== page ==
Interesting analogy! The end of the movie is also interesting (wise people in what they decide to do with it) - to drop the bottle off the end of the world! (if my memory serves right).
                 
                Very unlike the secularism where they want to keep it so that the chaos may continue.
                 
                Mayank


                --- On Sat, 10/10/09, jakobderoover <jakobderoover@...> wrote:


                From: jakobderoover <jakobderoover@...>
                Subject: [TheHeathenInHisBlindness] Re: Indian Secularism
                To: TheHeathenInHisBlindness@yahoogroups.com
                Date: Saturday, October 10, 2009, 6:42 AM


                 





                Dear Kannan,

                Nice one. Maybe we should call the secularist intellectuals cokebottlestretcher wallahs from now on?

                Hope all is well on your side too.

                Yours

                Jakob

                --- In TheHeathenInHisBlin dness@yahoogroup s.com, "kannan7s" <kannan7s@.. .> wrote:
                >
                >
                > Dear Balu and Jakob,
                >
                > Thank you! I happened to check the Heathen group today after a long break and was treated to this instructive and entertaining thread.
                >
                > I might add that the use of the term 'secularism' now reminds me of the coke bottle in the movie, "The gods must be crazy."
                >
                > For those who have not seen this 20+ year old film, it is the story of a tribe of Bushmen in the Kalahari finding a coke bottle (thrown out of an airplane by a pilot) and incorporating it into their lives. The coke bottle, while being a strange object at first, is soon put to many uses. Being hard, it is used to split open and smash large roots; it is useful in making music by blowing air at its mouth; it is useful in curing snake skins by rubbing skins against its smooth cylindrical surface; its round mouth is useful in making circular decorative marks, and so on.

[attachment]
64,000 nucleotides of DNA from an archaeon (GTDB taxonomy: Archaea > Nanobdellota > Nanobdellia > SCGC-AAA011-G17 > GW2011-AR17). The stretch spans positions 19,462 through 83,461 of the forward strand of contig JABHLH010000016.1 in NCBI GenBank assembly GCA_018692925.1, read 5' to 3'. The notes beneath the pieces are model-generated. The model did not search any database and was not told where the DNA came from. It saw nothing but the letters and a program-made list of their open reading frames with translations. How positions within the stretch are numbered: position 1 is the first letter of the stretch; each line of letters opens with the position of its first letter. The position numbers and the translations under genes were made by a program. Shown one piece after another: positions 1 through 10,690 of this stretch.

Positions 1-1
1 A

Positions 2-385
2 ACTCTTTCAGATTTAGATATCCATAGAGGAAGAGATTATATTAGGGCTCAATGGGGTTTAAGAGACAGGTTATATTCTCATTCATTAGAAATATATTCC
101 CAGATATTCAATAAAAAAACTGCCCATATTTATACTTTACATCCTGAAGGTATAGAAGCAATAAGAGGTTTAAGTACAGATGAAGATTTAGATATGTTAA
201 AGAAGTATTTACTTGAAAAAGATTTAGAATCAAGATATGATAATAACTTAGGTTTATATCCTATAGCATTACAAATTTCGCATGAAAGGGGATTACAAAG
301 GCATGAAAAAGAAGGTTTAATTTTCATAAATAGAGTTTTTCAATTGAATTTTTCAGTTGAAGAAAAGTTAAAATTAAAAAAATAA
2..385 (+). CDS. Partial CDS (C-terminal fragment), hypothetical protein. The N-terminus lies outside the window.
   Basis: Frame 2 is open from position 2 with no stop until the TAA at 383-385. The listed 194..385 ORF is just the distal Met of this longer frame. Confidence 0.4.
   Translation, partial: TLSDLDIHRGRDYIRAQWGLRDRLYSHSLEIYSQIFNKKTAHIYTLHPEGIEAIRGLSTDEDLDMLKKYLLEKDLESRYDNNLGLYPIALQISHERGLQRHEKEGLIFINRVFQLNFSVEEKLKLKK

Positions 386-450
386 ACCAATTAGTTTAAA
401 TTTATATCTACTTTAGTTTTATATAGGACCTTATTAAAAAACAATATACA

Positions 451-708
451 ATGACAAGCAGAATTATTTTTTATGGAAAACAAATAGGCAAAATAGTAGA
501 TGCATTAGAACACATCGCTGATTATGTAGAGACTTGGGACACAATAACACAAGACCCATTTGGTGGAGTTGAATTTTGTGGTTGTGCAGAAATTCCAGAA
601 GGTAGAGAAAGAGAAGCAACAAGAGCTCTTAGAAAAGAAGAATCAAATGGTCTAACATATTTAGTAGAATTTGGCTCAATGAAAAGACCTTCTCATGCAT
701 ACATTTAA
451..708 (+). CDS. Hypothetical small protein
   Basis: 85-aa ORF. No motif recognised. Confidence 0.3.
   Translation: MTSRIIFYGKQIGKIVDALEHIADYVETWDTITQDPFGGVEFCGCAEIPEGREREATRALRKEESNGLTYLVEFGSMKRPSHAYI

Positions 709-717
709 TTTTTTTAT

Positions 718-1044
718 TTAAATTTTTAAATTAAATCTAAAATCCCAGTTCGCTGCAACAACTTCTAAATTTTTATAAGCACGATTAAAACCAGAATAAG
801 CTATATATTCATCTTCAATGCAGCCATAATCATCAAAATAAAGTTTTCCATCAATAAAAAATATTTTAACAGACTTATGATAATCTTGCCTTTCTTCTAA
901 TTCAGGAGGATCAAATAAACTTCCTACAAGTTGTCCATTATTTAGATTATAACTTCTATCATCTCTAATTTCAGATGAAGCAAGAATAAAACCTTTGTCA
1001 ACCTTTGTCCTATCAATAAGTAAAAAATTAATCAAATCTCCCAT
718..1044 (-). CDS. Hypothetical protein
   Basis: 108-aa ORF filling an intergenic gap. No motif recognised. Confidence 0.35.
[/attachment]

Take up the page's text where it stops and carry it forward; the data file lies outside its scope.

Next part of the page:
>
                > A coke bottle can be a very useful object, even if it is not a known object.
                >
                > Similarly, the term 'secularism' appears to be rather "useful" to Indian intellectuals even if it is not known what 'secularism' (the object) is. Like the coke bottle, it seems to be useful in making circular decorative marks.
                >
                > In the movie, a quarrel erupts among the tribe members over the use of the versatile coke bottle because the gods, in their short-sightedness, had sent only one coke bottle; and everybody wanted to use it. It seems the quarrel over 'secularism' is similar: various intellectuals want it to mean different things and are stretching its meaning in different directions.
                >
                > I hope your research has been productive over the summer.
                >
                > With regards,
                > Kannan
                >



















                [Non-text portions of this message have been removed]
              • vnr1995
                The book Heathen mentions a couple of similar analogies. 8.1.1 disputes about blackholes 8.1.2 MacIntyre s example There is a fundamental dissimilarity
                Message 7 of 9 , Oct 16 10:01 AM
                  The book Heathen mentions a couple of similar analogies.

                  8.1.1 disputes about blackholes
                  8.1.2 MacIntyre's example

                  There is a fundamental dissimilarity between Indian thinkers and those in
                  the West. Even though many western scholars in religious studies dispute
                  about what religion is, whether one can provide a satisfactory 'definition'
                  of religion, theologians and theologies don't engage in such disputes: for
                  them, it is God's gift.


                  Post #2175 would be helpful as well.





                  On Sat, Oct 10, 2009 at 9:46 AM, Mayank Shekhar <shekharmayank@...>wrote:

                  > Interesting analogy! The end of the movie is also interesting (wise people
                  > in what they decide to do with it) - to drop the bottle off the end of the
                  > world! (if my memory serves right).
                  >
                  > Very unlike the secularism where they want to keep it so that the chaos may